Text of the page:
Today in History: Only Nixon can go to China

Today in History

Today is Thursday, Feb. 21, the 52nd day of 2019. There are 313 days left in the year.

Today’s Highlight in History:

On Feb. 21, 1972, President Richard M. Nixon, a longtime critic of Communist China, began his historic visit to China as he and his wife, Pat, arrived in Beijing. In Star Trek VI: The Undiscovered Country, Spock quotes an old Vulcan proverb as to why Capt. Kirk should go help the Klingons. “Only Nixon can go to China.”

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On this date:

In 1613, Mikhail Romanov, 16, was unanimously chosen by Russia’s national assembly to be czar, beginning a dynasty that would last three centuries.

In 1911, composer Gustav Mahler, despite a fever, conducted the New York Philharmonic at Carnegie Hall in what turned out to be his final concert (he died the following May).

In 1916, the World War I Battle of Verdun began in France as German forces attacked; the French were able to prevail after 10 months of fighting.

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In 1945, during the World War II Battle of Iwo Jima, the escort carrier USS Bismarck Sea was sunk by kamikazes with the loss of 318 men.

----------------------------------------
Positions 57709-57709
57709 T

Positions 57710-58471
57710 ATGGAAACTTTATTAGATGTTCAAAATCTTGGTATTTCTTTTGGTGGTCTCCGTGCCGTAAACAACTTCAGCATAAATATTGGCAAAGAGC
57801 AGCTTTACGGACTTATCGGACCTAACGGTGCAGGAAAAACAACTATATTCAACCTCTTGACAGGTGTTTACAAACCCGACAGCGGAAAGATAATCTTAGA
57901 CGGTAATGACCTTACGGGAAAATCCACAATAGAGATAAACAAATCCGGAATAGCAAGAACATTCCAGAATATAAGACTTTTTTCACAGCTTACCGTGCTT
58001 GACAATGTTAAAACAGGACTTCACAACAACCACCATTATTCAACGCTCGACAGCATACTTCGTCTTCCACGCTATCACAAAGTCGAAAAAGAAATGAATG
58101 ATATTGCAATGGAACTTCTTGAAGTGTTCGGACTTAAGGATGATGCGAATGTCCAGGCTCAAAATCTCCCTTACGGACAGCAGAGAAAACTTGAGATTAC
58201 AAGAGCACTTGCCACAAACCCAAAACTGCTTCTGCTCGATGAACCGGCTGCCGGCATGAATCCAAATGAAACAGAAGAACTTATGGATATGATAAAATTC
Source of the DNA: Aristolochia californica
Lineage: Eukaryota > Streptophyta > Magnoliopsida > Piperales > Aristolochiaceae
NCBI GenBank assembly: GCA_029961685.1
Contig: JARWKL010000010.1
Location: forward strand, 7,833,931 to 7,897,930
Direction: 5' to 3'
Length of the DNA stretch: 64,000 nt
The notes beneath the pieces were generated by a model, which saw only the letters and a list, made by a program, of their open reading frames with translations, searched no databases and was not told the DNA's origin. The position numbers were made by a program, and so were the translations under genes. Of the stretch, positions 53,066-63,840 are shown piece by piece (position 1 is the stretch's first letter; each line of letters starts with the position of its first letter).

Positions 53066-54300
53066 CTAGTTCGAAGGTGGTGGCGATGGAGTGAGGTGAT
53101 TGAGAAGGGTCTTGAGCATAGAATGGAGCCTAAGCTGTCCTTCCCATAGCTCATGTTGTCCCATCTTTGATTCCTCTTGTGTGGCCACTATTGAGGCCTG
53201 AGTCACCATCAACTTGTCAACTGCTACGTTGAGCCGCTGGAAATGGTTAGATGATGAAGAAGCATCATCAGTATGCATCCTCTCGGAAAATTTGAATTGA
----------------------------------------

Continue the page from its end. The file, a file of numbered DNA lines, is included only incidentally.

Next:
In 1958, the USS Gudgeon (SS-567) became the first American submarine to complete a round-the-world cruise, eight months after departing from Pearl Harbor in Hawaii.

In 1965, black Muslim leader and civil rights activist Malcolm X, 39, was shot to death inside Harlem’s Audubon Ballroom in New York by assassins identified as members of the Nation of Islam. (Three men were convicted of murder and imprisoned; all were eventually paroled.)

In 1973, Israeli fighter planes shot down Libyan Arab Airlines Flight 114 over the Sinai Desert, killing all but five of the 113 people on board.

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In 1975, former Attorney General John N. Mitchell and former White House aides H.R. Haldeman and John D. Ehrlichman were sentenced to 2 1/2 to 8 years in prison for their roles in the Watergate cover-up (each ended up serving a year and a-half).

In 1986, Larry Wu-tai Chin, the first American found guilty of spying for China, killed himself in his Virginia jail cell.

In 1992, Kristi Yamaguchi (yah-mah-GOO’-chee) of the United States won the gold medal in ladies’ figure skating at the Albertville Olympics; Midori Ito (mee-doh-ree ee-toh) of Japan won the silver, Nancy Kerrigan of the U.S., the bronze.

In 2000, Consumer advocate Ralph Nader announced his entry into the presidential race, bidding for the nomination of the Green Party.

In 2013, Drew Peterson, the Chicago-area police officer who gained notoriety after his much-younger fourth wife, Stacy Peterson, vanished in 2007, was sentenced to 38 years in prison for murdering his third wife, Kathleen Savio.

Ten years ago: In a last full day of talks in Asia, U.S. Secretary of State Hillary Rodham Clinton stressed American and Chinese cooperation on the economy and climate change. House Speaker Nancy Pelosi met with Afghan President Hamid Karzai in Kabul to discuss the ongoing American strategic review of the U.S. mission in Afghanistan.